Guidelines for SBA Guaranteed Loans to Franchisees to Change
TODAY, APRIL 7, 2015 IS LAST DAY FOR INPUT TO U.S. SBA
The U.S. Small Business Administration has requested comments from interested parties regarding its consideration of the factors the agency deems relevant to the determination of “affiliation” between entities with regard to its loan program. The SBA uses these guidelines to approve or deny approval of SBA guaranteed loans to franchisees. The SBA is responding to pressure from the franchise industry to expedite the approval process.
The International Franchise Association (IFA) submitted comprehensive comments for submission to the SBA. The SBA comments were a compilation of work performed by the IFA’s SBA task force, established by the IFA Legal-Legislative Committee (LLC), over the last couple of years. The IFA and SBA have had numerous meetings concerning the issues raised. I am a member of the LLC, and have submitted many comments to the IFA and the SBA representative who appeared last year before the LLC.
The SBA questions and the most recent IFA Comments and my separate comments submitted today are available online at http://www.regulations.gov; search for docket # SBA-2014-0014. You may submit comments or endorse others’ comments at that site.
What is Likely to Change
Generally, the SBA approval process has grown too slow, taking over seven weeks in many cases. I have proposed that the SBA should commit to review and respond within a defined period of time, such as 30 days. This will require the SBA to devote adequate staffing to this function.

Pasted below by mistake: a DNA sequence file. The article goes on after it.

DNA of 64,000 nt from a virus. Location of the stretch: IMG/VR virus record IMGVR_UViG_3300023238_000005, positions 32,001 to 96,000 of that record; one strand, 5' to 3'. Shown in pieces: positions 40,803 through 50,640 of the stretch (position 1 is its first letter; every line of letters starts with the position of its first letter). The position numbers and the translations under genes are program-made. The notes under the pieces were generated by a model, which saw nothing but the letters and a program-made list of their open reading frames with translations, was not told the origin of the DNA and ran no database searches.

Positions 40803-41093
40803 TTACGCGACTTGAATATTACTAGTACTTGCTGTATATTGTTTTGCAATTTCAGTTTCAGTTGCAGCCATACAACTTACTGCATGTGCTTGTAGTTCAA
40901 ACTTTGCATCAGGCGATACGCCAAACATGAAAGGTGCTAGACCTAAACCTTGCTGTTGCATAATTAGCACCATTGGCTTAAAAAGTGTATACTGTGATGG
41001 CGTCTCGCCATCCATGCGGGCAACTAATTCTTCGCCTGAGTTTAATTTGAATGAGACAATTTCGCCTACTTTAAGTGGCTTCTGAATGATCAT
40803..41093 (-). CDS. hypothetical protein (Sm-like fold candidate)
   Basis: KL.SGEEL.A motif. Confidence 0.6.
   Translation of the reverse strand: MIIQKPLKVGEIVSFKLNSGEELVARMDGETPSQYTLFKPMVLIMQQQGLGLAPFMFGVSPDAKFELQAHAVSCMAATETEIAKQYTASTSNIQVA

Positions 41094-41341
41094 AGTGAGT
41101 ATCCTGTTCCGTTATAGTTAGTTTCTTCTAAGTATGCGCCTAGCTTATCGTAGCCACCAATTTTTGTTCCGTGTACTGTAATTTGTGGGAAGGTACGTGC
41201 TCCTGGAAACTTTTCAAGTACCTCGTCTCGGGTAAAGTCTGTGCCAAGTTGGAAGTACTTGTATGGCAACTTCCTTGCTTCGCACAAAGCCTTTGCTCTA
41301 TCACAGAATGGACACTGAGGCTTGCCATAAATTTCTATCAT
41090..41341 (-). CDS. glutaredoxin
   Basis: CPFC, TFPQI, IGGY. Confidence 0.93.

Also, there are many areas of franchise agreements that the SBA position has been in contravention to current legal standards. For example, current anti-trust law in most states allow a franchisor to set resale prices of franchisees, but the SBA has prohibited such provisions. The comments suggest a compromise franchise agreement provision that I support.
While the SBA registry system is by law optional, many franchisors have felt that the risk of delays of franchisee loans is such that filing for SBA approval on the registry is de facto required. I have proposed that the SBA should accept an opinion from franchisor’s legal counsel, based on standards established by the SBA, as an optional alternative to review and approval by SBA staff. Franchisors would have the choice of which route to follow.
The SBA registry is managed by one private profit making company. Therefore market forces cannot apply to registration fees, because there is a monopoly. Therefore, there should be a periodic bid process for registry management, about every five years, in which the fees to be charged are a required element.